The weapon was used extensively during the Vietnam war, killing and maiming an estimated 400,000 people and leading to 500,000 birth defects. In 2005 a US court rejected a case brought by Vietnamese victims of Agent Orange.
The suit – filed on behalf of tens of thousands of people who lived, worked and went to school in Nitro after 1949 – claimed Monsanto spread toxic substances including dioxins, which have been linked to cancer, all over the town.
The plaintiffs say they were exposed to levels of dioxins 100,000 times higher than acceptable levels. "Dioxin is a known human carcinogen and is so hazardous to human health that no "safe" level of exposure has been established," the suit claimed.
As part of the settlement, the chemicals firm has set up a 30-year medical monitoring programme. Thousands of people who lived or worked in the Nitro area during the time period covered by the lawsuit will be eligible to apply for benefits. The company said that a $21m fund has been set up to pay for medical testing with a further $63m available over the 30-year life of the screening programme.
In addition Monsanto agreed to pay $9m for the professional cleaning of eligible homes in the Nitro area. The company also agreed to the Nitro residents' court-approved legal fees and litigation costs.
The settlement made no findings of wrongdoing against Monsanto.
Scott Partridge, Monsanto's vice president, said: "These settlements ensure that both individual and community concerns are addressed, and services are made available for the people of Nitro. We are pleased to resolve this matter and end any concerns about historic operations at the Nitro plant."
Nitro has a long history with warfare manufacturing. The town was given its explosive name when it was created in 1917 to service one of the US's main ammunition plants.
This little fella arrived at our home last week. As we live 3/4 mile back in the woods, when a stray kitten shows up, it's pretty desperate. Yes, I am "The Crazy Cat Lady Back in the Woods". My two girls, Mimi and Jada have been absolutely horrid to him. It's like they sit in wait.... one on the hot tub and the other on the picnic table. We saw Jada "stalking him" yesterday. This from the 2 girls who HATED EACH OTHER until he showed up. Go figure!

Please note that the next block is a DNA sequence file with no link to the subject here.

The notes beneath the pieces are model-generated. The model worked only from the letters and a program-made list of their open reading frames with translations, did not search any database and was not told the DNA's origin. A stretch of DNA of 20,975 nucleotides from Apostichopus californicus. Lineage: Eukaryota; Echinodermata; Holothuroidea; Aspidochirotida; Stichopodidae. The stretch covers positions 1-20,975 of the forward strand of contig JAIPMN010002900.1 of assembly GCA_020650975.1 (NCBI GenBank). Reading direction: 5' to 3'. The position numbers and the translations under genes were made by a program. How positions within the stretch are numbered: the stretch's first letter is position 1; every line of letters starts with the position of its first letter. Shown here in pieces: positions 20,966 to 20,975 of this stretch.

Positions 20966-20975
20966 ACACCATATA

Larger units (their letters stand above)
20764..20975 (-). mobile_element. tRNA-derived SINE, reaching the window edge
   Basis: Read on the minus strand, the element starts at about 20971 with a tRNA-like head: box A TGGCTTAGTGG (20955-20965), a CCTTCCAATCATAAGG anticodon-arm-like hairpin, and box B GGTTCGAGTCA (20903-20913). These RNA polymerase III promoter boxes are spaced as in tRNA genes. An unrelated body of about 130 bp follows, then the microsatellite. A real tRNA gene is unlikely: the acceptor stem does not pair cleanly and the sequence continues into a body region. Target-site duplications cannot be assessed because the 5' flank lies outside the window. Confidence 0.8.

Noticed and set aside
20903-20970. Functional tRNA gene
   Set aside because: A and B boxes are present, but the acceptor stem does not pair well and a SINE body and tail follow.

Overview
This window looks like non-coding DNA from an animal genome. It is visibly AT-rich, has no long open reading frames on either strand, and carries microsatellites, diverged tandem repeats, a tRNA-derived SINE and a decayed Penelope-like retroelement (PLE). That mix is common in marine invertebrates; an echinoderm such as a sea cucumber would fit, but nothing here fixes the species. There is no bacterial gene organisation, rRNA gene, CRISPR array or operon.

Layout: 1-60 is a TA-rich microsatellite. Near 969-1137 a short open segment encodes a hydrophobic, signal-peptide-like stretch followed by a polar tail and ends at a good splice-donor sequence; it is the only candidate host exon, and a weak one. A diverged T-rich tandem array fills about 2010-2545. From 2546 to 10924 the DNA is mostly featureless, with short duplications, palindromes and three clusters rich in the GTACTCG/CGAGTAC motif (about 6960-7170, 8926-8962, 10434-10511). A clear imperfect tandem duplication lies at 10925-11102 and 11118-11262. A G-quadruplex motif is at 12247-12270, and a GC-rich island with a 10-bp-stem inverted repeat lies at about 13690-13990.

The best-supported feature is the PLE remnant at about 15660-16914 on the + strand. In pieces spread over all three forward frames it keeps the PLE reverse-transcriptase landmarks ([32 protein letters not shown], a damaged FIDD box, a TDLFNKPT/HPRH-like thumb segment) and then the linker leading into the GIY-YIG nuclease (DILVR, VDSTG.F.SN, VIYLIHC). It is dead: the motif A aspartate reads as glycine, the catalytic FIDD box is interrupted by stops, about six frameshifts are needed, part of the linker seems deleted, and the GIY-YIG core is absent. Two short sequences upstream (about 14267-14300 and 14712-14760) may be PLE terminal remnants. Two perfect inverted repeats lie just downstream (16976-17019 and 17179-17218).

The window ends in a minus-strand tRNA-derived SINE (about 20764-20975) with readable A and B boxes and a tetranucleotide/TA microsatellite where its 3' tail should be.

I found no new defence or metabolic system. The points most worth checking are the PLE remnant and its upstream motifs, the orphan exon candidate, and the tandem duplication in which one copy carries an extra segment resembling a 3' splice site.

He cries constantly. Lets me come within 5 feet of him, then one of the girls will attack him. "That's MY mommy! Stay away from her".
So, I'm feeding him well and hoping that he can make friends with the girls. You can tell that the little guy WANTS to meet me, but it looks like he's going to have to toughen up.
The new study involved 25 patients who had suffered very serious heart attacks; 24% of their heart's major pumping chamber had been replaced by scar tissue. One year later, doctors saw no improvement in those randomly assigned to get standard care. Among the 17 given stem cells, however, "we reversed about half the injury to the heart," said study author Eduardo Marban, director of the Cedars-Sinai Heart Institute in Los Angeles, in an e-mail. "We dissolved scar and replaced it with living heart muscle."
Ping got started early making Sushi. She really outdid herself. Because Dominic isn’t a fan of raw fish (and
we’re leery about his immune system from the Stem Cell Transplant), she fried
up softshell crab, HUGE shrimp, hot sausage and crab sticks for his sushi.
She completely took over my kitchen for hours. Avocado, green onions, cucumbers, fried eggs,
asparagus, carrots, lettuce, salmon, tuna and spicy tuna.
She made every combination imaginable, as well as Spring
Chris arrived just as she was finishing up…. Let the feeding
We had a GREAT weekend here.
Plenty of fun, food and drink.